Miami-Dade County

Five Miami-Dade beaches have high poop levels. Check before you swim this weekend.

Why do they close beaches in Florida?

The Florida Department of Environmental Protection frequently monitors water quality, and routinely collects algal bloom samples. When toxicity levels present a risk to human health, the state will issue advisories and may also post warning signs.
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The Florida Department of Environmental Protection frequently monitors water quality, and routinely collects algal bloom samples. When toxicity levels present a risk to human health, the state will issue advisories and may also post warning signs.

The good news: Forecasters say there should be a lot of sun this weekend making for perfect beach days.

The bad news: Five popular South Florida beaches are under a no swim advisory because of high poop levels.

Many people are probably thinking: “That sounds familiar.”

Especially for Crandon North and Crandon South where in recent months there have been several advisories issued. An advisory for those two was just lifted Aug. 23. An advisory for Virginia Beach was issued Thursday and lifted Friday.

The other three beaches under this week’s advisory: Dog Beach Rickenbacker Causeway; Cape Florida and Key Biscayne (Beach Club), which was not quite over the recommended level, but it was close.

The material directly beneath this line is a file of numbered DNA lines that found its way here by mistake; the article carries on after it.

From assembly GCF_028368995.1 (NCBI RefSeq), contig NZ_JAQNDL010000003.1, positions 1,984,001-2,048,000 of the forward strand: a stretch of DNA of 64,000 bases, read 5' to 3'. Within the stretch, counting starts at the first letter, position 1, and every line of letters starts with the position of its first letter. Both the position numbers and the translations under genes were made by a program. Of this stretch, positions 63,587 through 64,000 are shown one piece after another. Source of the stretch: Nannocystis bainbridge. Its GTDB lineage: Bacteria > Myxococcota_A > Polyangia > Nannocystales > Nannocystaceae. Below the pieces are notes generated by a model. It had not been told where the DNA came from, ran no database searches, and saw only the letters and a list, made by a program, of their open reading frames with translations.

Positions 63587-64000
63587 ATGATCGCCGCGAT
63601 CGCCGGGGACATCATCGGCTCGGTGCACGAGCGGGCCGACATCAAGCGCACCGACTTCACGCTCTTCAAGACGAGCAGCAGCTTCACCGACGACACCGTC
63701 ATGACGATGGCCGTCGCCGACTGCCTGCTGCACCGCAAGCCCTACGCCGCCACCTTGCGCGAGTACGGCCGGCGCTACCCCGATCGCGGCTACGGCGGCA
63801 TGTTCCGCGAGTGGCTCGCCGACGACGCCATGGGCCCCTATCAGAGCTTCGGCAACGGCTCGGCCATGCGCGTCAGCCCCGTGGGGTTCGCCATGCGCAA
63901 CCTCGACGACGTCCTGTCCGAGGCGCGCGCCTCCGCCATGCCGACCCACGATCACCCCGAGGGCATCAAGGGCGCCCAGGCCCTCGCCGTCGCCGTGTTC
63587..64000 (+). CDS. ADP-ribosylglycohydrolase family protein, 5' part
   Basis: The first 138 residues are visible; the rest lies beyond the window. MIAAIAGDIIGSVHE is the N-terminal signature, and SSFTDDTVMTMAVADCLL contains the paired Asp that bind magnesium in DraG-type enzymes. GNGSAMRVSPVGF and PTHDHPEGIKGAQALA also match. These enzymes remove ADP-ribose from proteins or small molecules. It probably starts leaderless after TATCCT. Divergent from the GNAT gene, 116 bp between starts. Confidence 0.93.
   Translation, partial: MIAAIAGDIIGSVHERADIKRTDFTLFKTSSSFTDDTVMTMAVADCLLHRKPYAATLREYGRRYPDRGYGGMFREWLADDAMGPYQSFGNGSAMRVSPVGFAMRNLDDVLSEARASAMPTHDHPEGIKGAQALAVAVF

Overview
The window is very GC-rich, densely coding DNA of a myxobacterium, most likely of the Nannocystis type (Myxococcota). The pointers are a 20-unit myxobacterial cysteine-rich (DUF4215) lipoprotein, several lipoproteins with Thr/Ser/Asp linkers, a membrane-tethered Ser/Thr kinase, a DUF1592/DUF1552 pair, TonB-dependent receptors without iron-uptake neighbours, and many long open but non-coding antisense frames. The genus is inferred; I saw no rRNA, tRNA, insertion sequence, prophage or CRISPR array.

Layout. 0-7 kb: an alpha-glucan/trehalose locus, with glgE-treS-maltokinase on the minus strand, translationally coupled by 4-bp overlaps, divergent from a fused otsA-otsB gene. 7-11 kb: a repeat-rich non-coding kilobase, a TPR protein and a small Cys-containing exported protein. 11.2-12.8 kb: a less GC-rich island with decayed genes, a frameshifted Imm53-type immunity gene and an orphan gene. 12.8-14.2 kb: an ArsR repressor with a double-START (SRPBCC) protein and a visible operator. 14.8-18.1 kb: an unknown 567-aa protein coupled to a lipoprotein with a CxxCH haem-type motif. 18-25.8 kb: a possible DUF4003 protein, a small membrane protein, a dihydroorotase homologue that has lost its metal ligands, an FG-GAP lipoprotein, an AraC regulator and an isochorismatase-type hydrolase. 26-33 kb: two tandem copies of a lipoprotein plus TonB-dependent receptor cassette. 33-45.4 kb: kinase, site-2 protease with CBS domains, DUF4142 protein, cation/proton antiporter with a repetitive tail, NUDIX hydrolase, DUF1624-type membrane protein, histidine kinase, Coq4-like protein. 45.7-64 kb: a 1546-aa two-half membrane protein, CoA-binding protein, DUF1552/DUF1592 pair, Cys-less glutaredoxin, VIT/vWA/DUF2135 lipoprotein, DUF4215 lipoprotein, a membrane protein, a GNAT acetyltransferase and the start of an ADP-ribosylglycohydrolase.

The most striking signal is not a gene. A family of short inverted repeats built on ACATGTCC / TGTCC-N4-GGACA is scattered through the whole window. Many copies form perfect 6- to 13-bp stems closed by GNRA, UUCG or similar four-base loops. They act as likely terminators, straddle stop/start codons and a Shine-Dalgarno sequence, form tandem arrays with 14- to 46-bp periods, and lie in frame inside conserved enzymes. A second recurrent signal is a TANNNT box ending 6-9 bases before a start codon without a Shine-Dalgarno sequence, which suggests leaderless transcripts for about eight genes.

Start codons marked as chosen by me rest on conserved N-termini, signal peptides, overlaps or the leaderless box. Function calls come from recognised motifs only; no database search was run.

According to a Florida Department of Health news release, water samples at all but Key Biscayne (Beach Club) didn’t meet federal and state standards for enterococci, a bacteria that normally inhabits the intestinal track of humans and animals.

Swimming in water with high levels of the bacteria can cause disease, infections or illness.

Since 2002, Florida’s Health Department has monitored water quality at 16 sites in Miami-Dade.

While its not clear what is causing the high poop levels, the health department says it can come from storm water runoff, wildlife, pets and human sewage.

For more information visit the Florida Healthy Beaches Program at http://www.flhealth.gov and select Beach Water Quality, from the Environmental Health topics list.

Carli Teproff grew up in Northeast Miami-Dade and graduated from Florida International University in 2003. She became a full-time reporter for the Miami Herald in 2005 and now covers breaking news.
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